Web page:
So we create the object of type Employee and make it point to manager. Now, this object, being a reference of type Employees, will only be able to access the Employees section of the data that is there in the memory for this object.

The moment you make it a point to manager, there is also an additional aspect or additional data and properties that are associated with this reference object.

But since it is essentially a reference of the type Employee or the base type, it will not be able to access the content that is specific to manager.

It will only access the content that is specific to the Employee within the object. Once you do a typecast and forcibly say that this object has to be typecast as manager, that is when it will get access to the properties that are specific to the Manager.

And this is where typecasting is very essential in inheritance because this employee object is essentially a reference of type Employee. To extract the manager aspect or data out of it, we do an explicit typecast of type Manager and then store it in a manager object.

What happens if we don’t perform casting?

If you don't perform casting and attempt to execute any method on the manager, it will simply give you an error.

super and this Keywords

‘super’ and ‘this’ keywords are also very essential when working with inheritance. The super keyword is a reference variable used to refer immediate parent class object.

For example, the Employee class is the base class and the Manager class is inheriting from it. Let's say, here we have a variable called x.

To access this x variable, we can simply say:


and the super keyword gives us the access to the context that is defined in the parent class.

It can be used to refer to the immediate parent class instance variables. It can also be used to invoke immediate parent class methods and constructors.

Let's take an example of the super keyword. The code is as shown below:

class Animal
String color=“black";
class Cat extends Animal{
String color=“white";
void printColor(){
System.out.println(color);                                   //prints color of Cat class
System.out.println(super.color);                     //prints color of Animal class
class Super1{
public static void main(String args[]){
Cat c=new Cat();

Here we have a class Animal with a string variable ‘color.’

Class Cat is the specialized class and a child class that extends from Animal. And this class has one additional parameter which says:

String color = “white”;

In the print color method, we're saying that we want to print color. Now if you observe, both these classes have data members with the same name which is conflicting.

So when we say:


This actually prints the color defined in Cat class.

But if we say:


It actually prints the color defined in the base class Animal.

So now we just create an object of the Cat class and we simply go and print the color.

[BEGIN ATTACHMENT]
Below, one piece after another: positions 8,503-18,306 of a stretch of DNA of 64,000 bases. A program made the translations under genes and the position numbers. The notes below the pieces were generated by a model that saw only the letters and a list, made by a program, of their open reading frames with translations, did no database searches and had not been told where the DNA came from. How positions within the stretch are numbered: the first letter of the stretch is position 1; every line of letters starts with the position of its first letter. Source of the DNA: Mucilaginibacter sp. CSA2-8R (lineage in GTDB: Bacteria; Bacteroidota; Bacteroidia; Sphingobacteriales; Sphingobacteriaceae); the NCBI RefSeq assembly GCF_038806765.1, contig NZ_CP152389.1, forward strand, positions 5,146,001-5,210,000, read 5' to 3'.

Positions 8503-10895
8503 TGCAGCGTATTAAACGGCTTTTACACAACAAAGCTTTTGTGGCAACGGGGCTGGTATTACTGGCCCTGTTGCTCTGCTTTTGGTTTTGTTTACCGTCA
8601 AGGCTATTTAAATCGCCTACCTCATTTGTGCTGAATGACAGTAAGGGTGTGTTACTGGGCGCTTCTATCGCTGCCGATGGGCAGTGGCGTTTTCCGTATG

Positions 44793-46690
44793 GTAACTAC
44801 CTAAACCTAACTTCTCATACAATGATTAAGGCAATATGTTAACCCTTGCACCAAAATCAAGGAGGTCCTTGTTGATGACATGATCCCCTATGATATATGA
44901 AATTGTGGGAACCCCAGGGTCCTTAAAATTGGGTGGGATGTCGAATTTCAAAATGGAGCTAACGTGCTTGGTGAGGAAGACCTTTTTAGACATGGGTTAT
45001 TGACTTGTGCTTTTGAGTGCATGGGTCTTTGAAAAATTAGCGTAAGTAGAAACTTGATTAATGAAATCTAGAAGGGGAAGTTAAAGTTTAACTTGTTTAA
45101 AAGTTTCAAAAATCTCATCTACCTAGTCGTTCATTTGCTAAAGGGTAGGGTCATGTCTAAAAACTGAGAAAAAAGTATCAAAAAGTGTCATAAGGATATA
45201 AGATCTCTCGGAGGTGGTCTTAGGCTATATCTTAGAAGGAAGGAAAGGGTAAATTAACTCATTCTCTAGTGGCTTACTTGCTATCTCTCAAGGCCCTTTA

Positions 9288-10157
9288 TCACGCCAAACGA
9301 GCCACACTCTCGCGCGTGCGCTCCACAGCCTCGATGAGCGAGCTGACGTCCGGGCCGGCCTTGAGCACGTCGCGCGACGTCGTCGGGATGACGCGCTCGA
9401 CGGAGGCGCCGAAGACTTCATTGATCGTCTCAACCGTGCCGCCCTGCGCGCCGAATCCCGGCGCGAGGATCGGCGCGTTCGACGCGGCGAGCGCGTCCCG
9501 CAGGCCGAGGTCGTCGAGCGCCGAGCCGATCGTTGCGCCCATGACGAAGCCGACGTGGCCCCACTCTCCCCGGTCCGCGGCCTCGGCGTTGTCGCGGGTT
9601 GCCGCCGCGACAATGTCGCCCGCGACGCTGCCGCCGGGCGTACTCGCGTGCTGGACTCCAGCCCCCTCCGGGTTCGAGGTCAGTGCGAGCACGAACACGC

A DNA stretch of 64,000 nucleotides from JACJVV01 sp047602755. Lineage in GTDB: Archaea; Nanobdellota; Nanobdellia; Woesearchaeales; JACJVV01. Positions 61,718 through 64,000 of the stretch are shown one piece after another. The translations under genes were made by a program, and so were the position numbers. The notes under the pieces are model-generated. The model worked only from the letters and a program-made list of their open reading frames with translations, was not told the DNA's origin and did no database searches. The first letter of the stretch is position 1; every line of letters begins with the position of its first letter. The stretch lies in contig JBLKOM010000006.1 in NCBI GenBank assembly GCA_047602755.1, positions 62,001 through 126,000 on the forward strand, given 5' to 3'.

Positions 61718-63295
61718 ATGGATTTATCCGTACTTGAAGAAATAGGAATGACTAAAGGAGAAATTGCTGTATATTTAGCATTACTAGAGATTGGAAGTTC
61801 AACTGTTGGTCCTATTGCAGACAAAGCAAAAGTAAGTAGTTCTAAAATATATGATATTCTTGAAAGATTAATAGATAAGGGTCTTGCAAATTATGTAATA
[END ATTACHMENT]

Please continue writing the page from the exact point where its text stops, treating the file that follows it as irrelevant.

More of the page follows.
We would get white and black.

this Keyword

this keyword is a reference variable that refers to the current object that is calling that particular method. It can be used to refer to the current class instance variable. It can also be used to invoke the current class methods and current class constructor.

Consider the code given below:

class A2 {
void m() {
System.out.println(this);                         //prints same reference ID
public static void main(String args[])  {
A2 obj=new A2();
System.out.println(obj); //prints the reference ID

Here we have a class A2 that has a method m() which simply says


It prints the ‘this’ pointer. this is a pointer that points to the instance that is calling this method m().

In the main function, we're creating an object of the A2 class and we're simply trying to print that object which gives you the reference id of the object.

Now we call obj.m()

It's the same object used to call the m() method which means that this pointer will actually point to the object that is calling this method which is nothing but obj.

Hence the same reference ID will be printed out.

Let's look at an example using super and this keyword.

class Person
String name;
Person(String name)   {;
class Emp extends Person  {
float salary;
Emp(String name,float salary) {
super(name);             //reusing parent constructor
void display(){System.out.println(name+" "+salary);  }
class Super{
public static void main(String[] args) {
Emp e1=new Emp(“Vikram",45000f);

We have a class Person with a string variable name. Next, we have a constructor (with the same name as that of the class) which takes a parameter and it assigns that to the data member or the class variable.

Next, we have class Emp that extends from Person class and a float variable salary.

Now here we have a constructor of this class with the same name as that of the class name. It takes two parameters, name and salary, and it passes the name parameter to the base class.

So the moment we say


it will call the base class constructor and assign this value.

This happens because we create an object of Emp class and pass name and salary, but the name does not actually belong to the Emp class but to the Person object.

Due to inheritance, it is also available within the Person i.e. within the Emp object.